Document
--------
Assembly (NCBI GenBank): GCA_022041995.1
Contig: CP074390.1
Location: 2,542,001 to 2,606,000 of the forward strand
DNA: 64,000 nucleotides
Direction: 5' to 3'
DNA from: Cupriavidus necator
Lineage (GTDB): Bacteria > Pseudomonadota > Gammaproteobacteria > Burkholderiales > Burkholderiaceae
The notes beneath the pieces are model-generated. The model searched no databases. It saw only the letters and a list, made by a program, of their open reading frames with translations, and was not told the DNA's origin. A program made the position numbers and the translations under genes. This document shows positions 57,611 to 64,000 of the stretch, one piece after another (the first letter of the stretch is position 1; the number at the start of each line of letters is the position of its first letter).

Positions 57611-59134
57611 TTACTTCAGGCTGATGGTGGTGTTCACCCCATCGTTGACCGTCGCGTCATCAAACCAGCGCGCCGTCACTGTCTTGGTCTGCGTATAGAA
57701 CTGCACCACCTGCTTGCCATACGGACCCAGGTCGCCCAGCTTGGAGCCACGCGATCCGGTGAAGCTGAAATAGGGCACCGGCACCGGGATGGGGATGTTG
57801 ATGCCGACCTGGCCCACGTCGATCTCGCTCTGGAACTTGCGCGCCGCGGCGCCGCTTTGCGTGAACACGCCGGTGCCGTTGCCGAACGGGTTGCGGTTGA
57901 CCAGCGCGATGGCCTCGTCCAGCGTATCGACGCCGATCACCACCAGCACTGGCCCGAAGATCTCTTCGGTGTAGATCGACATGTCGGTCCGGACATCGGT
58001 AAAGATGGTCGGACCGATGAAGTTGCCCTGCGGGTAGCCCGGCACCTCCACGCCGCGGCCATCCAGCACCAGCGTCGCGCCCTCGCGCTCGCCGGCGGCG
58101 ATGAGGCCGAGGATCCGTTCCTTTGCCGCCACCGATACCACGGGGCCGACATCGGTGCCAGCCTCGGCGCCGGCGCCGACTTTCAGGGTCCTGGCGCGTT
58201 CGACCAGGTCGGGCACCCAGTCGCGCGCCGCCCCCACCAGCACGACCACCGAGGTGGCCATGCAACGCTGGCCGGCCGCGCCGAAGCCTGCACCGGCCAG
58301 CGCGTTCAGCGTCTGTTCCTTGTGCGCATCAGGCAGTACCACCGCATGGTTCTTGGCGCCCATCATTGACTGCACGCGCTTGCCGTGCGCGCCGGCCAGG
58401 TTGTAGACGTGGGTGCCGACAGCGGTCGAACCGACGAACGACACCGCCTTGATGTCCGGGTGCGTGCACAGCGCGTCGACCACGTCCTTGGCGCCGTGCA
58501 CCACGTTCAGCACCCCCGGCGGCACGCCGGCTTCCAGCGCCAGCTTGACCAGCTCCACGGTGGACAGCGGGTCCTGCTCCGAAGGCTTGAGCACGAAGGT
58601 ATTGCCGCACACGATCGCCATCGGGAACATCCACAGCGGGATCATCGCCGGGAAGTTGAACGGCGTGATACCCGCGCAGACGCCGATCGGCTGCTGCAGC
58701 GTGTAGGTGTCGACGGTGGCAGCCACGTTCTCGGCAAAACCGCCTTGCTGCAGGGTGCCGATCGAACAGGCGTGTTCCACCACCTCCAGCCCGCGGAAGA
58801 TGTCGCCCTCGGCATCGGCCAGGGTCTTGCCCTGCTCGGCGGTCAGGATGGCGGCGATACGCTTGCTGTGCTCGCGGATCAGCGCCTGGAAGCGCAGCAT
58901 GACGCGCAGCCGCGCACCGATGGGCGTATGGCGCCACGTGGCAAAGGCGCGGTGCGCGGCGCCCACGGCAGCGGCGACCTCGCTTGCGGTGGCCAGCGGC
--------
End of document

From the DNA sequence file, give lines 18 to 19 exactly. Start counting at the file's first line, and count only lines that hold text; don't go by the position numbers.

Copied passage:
58401 TTGTAGACGTGGGTGCCGACAGCGGTCGAACCGACGAACGACACCGCCTTGATGTCCGGGTGCGTGCACAGCGCGTCGACCACGTCCTTGGCGCCGTGCA
58501 CCACGTTCAGCACCCCCGGCGGCACGCCGGCTTCCAGCGCCAGCTTGACCAGCTCCACGGTGGACAGCGGGTCCTGCTCCGAAGGCTTGAGCACGAAGGT